"The beverages flowed as smoothly as the code": A Productive 2015 OSGeo Philly Code Sprint

"The beverages flowed as smoothly as the code": A Productive 2015 OSGeo Philly Code Sprint

Azavea, and our venue Friends Center hosted a code sprint where over 30 enthusiastic and creative “sprinters” met to collaborate on open source geospatial software projects. The OSGeo Code Sprint has been held annually for a while now, but this year’s event was bigger and better in ways that reflect the growth and increasing prominence of the open source geospatial community.

Over the last couple years, the LocationTech working group of the Eclipse Foundation has been emerging as a hub for high-performance geoprocessing and other location-aware technologies, such as Azavea’s GeoTrellis project. The new projects being incubated by LocationTech have been growing alongside continued participation in OSGeo and projects hosted there. Azavea is a huge supporter of both communities, as a member of LocationTech and a heavy user and contributor to many OSGeo projects. So, in hosting the 2015 OSGeo Code Sprint in Philadelphia, we wanted to be inclusive and specifically invite LocationTech projects to come participate in addition to OSGeo projects. We consider this coming together a success. LocationTech sponsored the event at the $2,500 Gold level. LocationTech projects like GeoTrellis, GeoMesa, and uDig were worked on alongside OSGeo projects like PostGIS, PDAL, and MapServer. At the end of the day, whichever software “foundation” a project is under, we’re all tackling the same problems and questions in GIS and can benefit from being at the same table in-person at a code sprint. Judging by initial responses on the OSGeo TOSprint mailing list, many others appreciated the additional camraderie as well.

In addition to LocationTech, we had a tremendous array of support from sponsors at the code sprint. In fact, with 14 sponsors in all, we believe the 2015 Philly sprint to be the most-sponsored in OSGeo code sprint history. Many organizations had never sponsored a code sprint before, including LocationTech, Boundless, AGI, CartoDB, Mapzen, OpenSCG, and Typesafe. Other sponsors like Airborne Interactive, FOSSGIS eV, Coordinate Solutions, Farallon Geographics, Hobu, and Mobile Geographics are veteran code sprint sponsors and we were very glad to have their continued support for another sprint. Of note, OpenSCG and Typesafe are not necessarily geospatial-focused companies, but operate around related technologies of PostgreSQL and Scala which several open source geospatial projects are also based on. Their interest and generosity in supporting the sprint, we think, demonstrates how the importance of geospatial technologies – and open source geo, in particular – is increasing.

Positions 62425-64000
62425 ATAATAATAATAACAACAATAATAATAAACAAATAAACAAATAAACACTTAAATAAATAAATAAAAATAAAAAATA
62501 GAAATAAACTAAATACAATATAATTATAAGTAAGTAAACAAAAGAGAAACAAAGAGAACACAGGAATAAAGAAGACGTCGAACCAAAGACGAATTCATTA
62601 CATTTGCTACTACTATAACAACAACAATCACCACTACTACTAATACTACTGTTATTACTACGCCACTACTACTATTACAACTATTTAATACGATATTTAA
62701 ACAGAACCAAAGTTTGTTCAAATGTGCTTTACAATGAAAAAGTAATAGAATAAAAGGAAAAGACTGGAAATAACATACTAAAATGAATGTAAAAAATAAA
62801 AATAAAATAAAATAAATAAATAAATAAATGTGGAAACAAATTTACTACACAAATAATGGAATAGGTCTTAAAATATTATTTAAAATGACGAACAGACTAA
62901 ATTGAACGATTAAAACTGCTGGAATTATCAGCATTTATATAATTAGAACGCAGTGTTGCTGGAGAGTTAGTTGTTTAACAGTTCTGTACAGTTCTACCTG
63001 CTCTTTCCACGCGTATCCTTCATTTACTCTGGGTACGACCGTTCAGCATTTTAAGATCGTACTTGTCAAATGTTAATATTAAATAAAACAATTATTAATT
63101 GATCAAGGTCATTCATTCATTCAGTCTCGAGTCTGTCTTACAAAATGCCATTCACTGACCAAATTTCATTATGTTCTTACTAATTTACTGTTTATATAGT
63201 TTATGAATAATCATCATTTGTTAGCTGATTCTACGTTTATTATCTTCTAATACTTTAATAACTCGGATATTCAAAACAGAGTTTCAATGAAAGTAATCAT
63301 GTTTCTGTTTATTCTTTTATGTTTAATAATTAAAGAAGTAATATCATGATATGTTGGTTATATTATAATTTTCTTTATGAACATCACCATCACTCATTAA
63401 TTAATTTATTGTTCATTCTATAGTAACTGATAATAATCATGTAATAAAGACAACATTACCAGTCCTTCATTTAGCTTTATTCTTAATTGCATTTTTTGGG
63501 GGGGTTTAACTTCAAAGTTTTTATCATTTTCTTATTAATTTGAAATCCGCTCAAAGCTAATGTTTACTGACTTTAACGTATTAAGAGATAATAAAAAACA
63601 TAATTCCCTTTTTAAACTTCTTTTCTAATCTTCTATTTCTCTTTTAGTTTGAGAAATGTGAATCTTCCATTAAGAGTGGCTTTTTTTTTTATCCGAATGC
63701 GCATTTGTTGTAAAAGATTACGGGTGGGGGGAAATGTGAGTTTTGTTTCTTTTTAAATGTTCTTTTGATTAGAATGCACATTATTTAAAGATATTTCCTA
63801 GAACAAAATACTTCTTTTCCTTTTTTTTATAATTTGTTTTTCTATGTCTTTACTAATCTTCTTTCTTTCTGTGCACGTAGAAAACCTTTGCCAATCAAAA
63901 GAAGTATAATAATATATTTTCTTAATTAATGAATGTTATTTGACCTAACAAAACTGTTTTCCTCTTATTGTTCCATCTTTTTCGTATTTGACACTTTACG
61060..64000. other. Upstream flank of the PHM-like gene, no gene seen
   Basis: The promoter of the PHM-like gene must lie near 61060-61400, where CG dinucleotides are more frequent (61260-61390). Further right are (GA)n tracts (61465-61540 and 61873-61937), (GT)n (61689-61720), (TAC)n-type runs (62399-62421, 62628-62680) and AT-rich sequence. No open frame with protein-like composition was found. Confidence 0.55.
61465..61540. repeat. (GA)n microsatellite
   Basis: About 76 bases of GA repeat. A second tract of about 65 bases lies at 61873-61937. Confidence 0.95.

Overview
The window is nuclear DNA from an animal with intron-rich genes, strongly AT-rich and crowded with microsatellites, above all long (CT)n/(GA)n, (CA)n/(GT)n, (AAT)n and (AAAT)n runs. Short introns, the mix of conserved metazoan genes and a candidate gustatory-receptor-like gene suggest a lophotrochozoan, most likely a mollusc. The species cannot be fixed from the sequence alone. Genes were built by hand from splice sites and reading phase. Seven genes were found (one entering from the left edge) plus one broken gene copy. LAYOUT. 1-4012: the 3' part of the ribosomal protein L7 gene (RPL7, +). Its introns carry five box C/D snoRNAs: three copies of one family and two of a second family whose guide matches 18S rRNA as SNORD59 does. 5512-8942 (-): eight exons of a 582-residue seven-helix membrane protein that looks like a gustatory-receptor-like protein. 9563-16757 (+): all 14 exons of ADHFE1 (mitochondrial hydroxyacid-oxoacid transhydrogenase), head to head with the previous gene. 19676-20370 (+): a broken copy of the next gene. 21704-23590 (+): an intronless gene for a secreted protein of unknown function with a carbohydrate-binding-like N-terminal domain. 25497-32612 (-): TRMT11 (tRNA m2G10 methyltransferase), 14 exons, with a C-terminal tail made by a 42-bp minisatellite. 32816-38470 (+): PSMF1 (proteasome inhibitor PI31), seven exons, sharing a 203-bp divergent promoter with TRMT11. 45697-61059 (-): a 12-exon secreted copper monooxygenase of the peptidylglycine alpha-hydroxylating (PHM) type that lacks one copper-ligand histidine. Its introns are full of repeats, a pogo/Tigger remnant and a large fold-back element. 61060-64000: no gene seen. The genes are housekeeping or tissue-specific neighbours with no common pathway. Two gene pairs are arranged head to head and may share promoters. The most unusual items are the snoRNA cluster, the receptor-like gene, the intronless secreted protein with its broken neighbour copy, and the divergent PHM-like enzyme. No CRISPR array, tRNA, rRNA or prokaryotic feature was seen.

The generosity of our sponsors, and the OSGeo Board, allowed us to schedule an array of exciting evening activities to continue building community at night after coding in the day. On Tuesday, we took our sprinters on an exciting historic tour bus ride of Center City Philadelphia, so they could get a sense of our city of “Firsts”. Wednesday night’s affair was bowling and tater tots at acclaimed Philly hangout North Bowl – we’ve already heard several comments that bowling was a big hit with the sprinters! “I had a wonderful time, the venue was fantastic, the internet was plentiful, and the beverages flowed as smoothly as the code,” offered one sprinter.

There was also plenty of learning and knowledge sharing with presentations throughout the week. AGI’s Patrick Cozzi showed us a few demos of the Cesium 3D globe library. CartoDB’s Andy Eschbacher gave a deep dive into CartoDB’s PostGIS-enabled wizardry including Torque animated maps. And Azavea’s own Kathryn Killebrew gave a preview of her presentation she will give this year at FOSS4G-NA, on how to use CartoDB’s Torque library outside of CartoDB to make spatio-temporally animated maps out of any PostGIS database.

A good sprint was had by all, and we are excited for the growth of the event and what it means for the open source geo community as a whole! If you’re interested or happen to be a code sprint organizer yourself, we also posted a detailed list of “lessons learned” on the OSGeo wiki.]]>